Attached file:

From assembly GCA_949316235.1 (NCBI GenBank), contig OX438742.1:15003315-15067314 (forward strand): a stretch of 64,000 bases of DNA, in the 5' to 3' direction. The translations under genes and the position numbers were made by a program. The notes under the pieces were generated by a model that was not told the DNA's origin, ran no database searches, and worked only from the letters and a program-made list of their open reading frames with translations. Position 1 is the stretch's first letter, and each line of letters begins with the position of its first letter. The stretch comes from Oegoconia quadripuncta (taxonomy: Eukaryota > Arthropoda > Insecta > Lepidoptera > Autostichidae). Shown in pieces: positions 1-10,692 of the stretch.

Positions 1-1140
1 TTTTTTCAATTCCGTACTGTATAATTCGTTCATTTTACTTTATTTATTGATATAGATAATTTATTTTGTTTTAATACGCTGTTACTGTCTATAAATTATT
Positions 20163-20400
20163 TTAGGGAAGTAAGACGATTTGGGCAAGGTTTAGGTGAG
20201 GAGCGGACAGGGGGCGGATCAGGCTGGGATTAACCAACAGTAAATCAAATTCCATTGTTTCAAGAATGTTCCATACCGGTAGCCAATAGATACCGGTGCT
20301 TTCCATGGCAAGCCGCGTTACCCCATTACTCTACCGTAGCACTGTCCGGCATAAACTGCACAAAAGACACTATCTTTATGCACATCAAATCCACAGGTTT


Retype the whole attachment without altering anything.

From assembly GCA_949316235.1 (NCBI GenBank), contig OX438742.1:15003315-15067314 (forward strand): a stretch of 64,000 bases of DNA, in the 5' to 3' direction. The translations under genes and the position numbers were made by a program. The notes under the pieces were generated by a model that was not told the DNA's origin, ran no database searches, and worked only from the letters and a program-made list of their open reading frames with translations. Position 1 is the stretch's first letter, and each line of letters begins with the position of its first letter. The stretch comes from Oegoconia quadripuncta (taxonomy: Eukaryota > Arthropoda > Insecta > Lepidoptera > Autostichidae). Shown in pieces: positions 1-10,692 of the stretch.

Positions 1-1140
1 TTTTTTCAATTCCGTACTGTATAATTCGTTCATTTTACTTTATTTATTGATATAGATAATTTATTTTGTTTTAATACGCTGTTACTGTCTATAAATTATT
Positions 20163-20400
20163 TTAGGGAAGTAAGACGATTTGGGCAAGGTTTAGGTGAG
20201 GAGCGGACAGGGGGCGGATCAGGCTGGGATTAACCAACAGTAAATCAAATTCCATTGTTTCAAGAATGTTCCATACCGGTAGCCAATAGATACCGGTGCT
20301 TTCCATGGCAAGCCGCGTTACCCCATTACTCTACCGTAGCACTGTCCGGCATAAACTGCACAAAAGACACTATCTTTATGCACATCAAATCCACAGGTTT